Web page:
In mid-November, I usually start telling myself that I need to be more intentional and Christ-focused this year, but then December comes and life shifts into hyper-drive, and before I know it, Christmas is here, and I’m left with nagging guilt and fear that I wasted the Advent season.
I’m desperate for change this year. Advent is a unique and precious time to celebrate the incarnation with our families and churches. It’s a special season to rejoice in the life (and death) of our Savior. This year I’m resolving not to let sentimentalism sabotage my Godward intentionality. Will you join me?
The One Thing You Need to Do This Season
Our intentionality flows directly from here. If we want to form holy habits in these weeks, we must engage our minds. We can make paper prayer chains, sing Christmas carols, and read Luke 2 every night, but if our minds are not fully present, those things are just empty acts— mere fuzzy, gooey traditions without the stony foundation of truth.
This requires being persistent. Every day we need to reflect. When you’re tempted to distraction or discouragement, when you’re sitting happily in front of a lit tree or a roaring fire, when you’re eating turkey or rejoicing with friends and family, stop and think about what you’re celebrating.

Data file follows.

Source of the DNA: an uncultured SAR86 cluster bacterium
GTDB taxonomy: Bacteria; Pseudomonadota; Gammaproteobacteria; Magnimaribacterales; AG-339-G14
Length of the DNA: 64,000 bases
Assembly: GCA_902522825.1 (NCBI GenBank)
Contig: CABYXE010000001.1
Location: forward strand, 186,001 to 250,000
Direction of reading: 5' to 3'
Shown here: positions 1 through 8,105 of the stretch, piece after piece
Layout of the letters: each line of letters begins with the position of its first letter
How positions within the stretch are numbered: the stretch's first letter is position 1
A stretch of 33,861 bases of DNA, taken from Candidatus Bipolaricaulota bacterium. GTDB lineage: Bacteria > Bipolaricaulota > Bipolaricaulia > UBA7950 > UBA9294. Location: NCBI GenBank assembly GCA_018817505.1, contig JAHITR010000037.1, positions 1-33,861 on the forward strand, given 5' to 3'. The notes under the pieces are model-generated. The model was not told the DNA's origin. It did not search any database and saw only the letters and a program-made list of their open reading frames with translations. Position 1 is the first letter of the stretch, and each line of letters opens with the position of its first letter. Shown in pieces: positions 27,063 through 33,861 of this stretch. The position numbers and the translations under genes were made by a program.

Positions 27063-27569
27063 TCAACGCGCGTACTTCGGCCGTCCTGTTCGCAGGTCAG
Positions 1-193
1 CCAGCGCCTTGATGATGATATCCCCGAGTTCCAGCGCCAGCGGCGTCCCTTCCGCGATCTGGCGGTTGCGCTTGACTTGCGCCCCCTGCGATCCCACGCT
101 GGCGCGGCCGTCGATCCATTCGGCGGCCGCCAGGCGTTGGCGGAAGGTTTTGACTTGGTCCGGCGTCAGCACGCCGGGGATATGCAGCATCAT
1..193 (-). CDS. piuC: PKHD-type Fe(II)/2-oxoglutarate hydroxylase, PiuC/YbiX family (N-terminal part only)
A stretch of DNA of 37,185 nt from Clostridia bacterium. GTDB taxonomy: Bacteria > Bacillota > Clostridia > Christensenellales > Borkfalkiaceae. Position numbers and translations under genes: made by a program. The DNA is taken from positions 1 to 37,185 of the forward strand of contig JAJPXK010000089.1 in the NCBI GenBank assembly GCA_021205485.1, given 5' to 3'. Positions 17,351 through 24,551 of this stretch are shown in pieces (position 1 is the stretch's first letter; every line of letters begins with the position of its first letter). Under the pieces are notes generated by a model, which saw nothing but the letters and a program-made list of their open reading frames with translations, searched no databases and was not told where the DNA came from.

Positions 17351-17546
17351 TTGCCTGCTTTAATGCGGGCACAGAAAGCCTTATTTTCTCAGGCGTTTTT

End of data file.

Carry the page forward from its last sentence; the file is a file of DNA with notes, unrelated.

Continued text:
You are celebrating the incarnation of the all-glorious Creator of the universe. You are celebrating the joyous humility of the sovereign king. You are celebrating the Trinitarian love that brought Jesus to earth. You are celebrating the perfect and unstoppable plan of God. You are celebrating the birth and life and death and resurrection of Jesus. You are celebrating the redemption of God’s people. You are celebrating the generosity and grace of God. This season should be a reflection of your worship.
If you’d like some guidance, the following are excellent, gospel-rich resources that will help you meditate over Advent:
From Creation to Consummation (Colin Smith)
The Dawning of Indestructible Joy (John Piper)
Come, Thou Long Expected Jesus (Nancy Guthrie)
Fight Distraction with the Fruit of the Spirit
Reflecting on God sending his only begotten Son should motivate us to love others better and more—and not just the “lovable” people, but the annoying, frazzled, frustrating, and difficult ones.
It could be a season where we draw closer to Christ.
Fellow Christian, this season – like every other season – is what you make of it. How will you spend Advent?